Question. What is an attested technical term for the following kind of pleonasm? Has this been described scientifically and where? What are other examples than the one I give below?
Let N be a noun. Let n be a noun modifier. Let a be an adjective. Assume the following
- The compound 'n N' lexically exists.
- There is nothing pleonastic about 'n N' in that not every 'N' is an 'n N', in any reasonable sense.
- The compound 'a n N' however, is pleonastic, in that every 'n N' is 'a'.
- The compound 'a n N' is however, not quite so pleonastic that every 'N' were 'a', too: there do exist 'N' which are non-'a'.
End of Question.
Example. a := bicyclic, n := mountain, N := bike. This results in
- bicyclic mountain bike
Here, all the above are satisfied:
- 'mountain bike' lexically exists.
- The compound 'mountain bike' is not pleonastic at all; by far not every bike is a mountain bike, in any reasonable sense.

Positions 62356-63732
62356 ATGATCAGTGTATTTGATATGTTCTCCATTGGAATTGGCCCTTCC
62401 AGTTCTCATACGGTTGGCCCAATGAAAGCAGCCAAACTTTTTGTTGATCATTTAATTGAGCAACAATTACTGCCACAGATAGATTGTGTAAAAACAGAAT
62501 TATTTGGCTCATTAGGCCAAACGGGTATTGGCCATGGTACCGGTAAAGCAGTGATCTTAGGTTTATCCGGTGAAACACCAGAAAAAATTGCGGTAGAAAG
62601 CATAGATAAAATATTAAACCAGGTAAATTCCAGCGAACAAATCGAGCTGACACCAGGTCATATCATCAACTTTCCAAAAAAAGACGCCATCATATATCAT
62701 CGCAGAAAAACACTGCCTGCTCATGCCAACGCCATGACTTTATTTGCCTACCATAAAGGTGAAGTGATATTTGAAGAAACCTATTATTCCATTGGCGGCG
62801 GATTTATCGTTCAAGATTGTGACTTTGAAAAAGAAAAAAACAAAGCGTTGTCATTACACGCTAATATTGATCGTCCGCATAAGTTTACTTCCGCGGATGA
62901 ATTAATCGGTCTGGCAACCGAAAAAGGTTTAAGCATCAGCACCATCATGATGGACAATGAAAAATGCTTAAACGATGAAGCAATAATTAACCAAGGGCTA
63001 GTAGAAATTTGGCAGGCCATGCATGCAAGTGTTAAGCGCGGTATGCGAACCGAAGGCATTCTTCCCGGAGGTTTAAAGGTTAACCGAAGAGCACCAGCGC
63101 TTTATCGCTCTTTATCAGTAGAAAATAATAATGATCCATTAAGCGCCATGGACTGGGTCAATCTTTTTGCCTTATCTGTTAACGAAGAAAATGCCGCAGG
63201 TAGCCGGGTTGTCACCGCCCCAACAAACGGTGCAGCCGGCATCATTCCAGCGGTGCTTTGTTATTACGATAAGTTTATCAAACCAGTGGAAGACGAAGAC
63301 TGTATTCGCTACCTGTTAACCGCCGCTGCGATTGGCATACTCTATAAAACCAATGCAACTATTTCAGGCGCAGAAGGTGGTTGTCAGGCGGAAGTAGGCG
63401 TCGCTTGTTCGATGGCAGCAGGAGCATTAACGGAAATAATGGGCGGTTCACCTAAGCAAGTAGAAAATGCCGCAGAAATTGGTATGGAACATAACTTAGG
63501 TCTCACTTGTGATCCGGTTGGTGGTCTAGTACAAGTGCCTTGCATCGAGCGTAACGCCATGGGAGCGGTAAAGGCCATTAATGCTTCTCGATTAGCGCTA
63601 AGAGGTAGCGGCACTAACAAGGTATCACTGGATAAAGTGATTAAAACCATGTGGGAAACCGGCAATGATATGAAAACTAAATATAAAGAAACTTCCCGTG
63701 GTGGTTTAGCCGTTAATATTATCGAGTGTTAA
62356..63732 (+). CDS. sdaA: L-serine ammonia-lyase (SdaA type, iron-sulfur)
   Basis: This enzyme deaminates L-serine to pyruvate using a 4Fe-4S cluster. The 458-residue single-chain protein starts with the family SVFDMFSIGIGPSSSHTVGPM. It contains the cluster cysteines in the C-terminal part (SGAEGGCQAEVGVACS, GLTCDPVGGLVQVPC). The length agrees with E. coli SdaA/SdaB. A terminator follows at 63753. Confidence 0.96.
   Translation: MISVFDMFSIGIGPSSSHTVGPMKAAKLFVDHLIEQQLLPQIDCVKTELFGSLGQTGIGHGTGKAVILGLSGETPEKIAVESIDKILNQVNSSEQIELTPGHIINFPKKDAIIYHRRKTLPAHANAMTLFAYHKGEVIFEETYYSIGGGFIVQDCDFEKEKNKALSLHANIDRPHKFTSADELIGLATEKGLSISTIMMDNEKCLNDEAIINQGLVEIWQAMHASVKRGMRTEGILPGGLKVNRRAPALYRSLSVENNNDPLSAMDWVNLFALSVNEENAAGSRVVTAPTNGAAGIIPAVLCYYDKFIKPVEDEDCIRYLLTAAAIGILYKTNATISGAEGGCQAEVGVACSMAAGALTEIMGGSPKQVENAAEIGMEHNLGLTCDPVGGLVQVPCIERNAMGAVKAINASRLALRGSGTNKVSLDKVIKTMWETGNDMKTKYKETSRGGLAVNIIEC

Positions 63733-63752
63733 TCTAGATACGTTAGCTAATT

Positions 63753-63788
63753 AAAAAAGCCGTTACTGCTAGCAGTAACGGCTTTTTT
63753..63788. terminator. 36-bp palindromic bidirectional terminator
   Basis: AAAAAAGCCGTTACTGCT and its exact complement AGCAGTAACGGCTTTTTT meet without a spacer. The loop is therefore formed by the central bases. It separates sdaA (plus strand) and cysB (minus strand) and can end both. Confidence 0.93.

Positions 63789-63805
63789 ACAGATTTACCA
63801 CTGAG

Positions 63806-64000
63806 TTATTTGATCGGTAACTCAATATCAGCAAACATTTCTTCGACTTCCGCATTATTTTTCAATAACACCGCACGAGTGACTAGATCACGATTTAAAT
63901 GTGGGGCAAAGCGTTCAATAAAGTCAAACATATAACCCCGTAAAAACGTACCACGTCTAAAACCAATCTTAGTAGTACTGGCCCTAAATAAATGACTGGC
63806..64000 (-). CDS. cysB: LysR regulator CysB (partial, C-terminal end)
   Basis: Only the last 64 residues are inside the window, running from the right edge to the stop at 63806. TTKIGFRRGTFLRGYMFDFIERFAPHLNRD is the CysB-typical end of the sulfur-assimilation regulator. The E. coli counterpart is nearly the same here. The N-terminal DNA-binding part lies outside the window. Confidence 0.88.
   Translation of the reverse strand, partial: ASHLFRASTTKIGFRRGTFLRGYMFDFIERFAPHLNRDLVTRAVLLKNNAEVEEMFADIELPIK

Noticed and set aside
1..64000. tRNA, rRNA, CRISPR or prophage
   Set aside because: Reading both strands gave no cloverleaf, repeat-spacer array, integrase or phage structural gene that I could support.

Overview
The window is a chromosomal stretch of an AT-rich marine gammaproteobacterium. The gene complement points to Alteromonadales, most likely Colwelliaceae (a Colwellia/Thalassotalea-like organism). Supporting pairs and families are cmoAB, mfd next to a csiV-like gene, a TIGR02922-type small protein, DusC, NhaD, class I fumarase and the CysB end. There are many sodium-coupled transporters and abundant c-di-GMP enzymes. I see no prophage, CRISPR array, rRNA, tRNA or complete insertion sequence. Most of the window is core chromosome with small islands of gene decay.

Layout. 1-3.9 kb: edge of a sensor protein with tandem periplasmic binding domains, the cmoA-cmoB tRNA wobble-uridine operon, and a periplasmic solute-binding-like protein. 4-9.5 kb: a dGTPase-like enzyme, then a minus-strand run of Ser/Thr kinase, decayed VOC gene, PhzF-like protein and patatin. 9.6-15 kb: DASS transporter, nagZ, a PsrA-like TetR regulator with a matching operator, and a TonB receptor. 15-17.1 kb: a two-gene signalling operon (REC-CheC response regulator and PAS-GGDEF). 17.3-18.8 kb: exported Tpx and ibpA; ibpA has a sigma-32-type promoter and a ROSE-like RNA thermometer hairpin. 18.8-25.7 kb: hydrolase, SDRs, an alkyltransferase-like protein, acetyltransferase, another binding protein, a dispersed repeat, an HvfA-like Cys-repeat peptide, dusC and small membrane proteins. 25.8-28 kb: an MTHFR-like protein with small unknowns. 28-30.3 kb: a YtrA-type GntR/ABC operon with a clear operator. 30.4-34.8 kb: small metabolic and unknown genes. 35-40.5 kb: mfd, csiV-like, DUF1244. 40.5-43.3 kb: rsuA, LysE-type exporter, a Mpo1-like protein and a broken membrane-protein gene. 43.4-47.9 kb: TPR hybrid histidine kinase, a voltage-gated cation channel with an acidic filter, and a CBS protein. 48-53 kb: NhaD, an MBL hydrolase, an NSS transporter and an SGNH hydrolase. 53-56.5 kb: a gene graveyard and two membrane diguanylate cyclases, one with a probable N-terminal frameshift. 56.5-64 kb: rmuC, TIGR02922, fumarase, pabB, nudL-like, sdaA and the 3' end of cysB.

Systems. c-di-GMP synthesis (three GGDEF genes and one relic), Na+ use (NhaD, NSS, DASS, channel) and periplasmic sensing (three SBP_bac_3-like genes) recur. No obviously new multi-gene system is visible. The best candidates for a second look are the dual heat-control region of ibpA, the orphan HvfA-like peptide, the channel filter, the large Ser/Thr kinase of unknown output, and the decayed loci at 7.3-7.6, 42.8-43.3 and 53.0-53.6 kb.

- The compount 'bicyclic mountain bike' is pleonastic, in a reasonably clear sense: no usual mountain bike has a number of wheels other than 2.
There exist bikes which are non-bicyclic, in that there exist unicycles. So this is an example of the kind of pleonasm in the question: it is only pleonastic to add the 'a' to the 'n N'. It is not pleonastic to add 'a' to 'N' alone. (Note that 'bicyclic bike', while unusual, is not pleonastic, and appropriate in certain contexts, in view of unicycles or training wheels.)
(This is not my main motivation for this question, yet the compound I am really interested in I prefer not to give, for several reasons, already because it is so specifici to a scientific subfield that it would be incomprehensible to most.)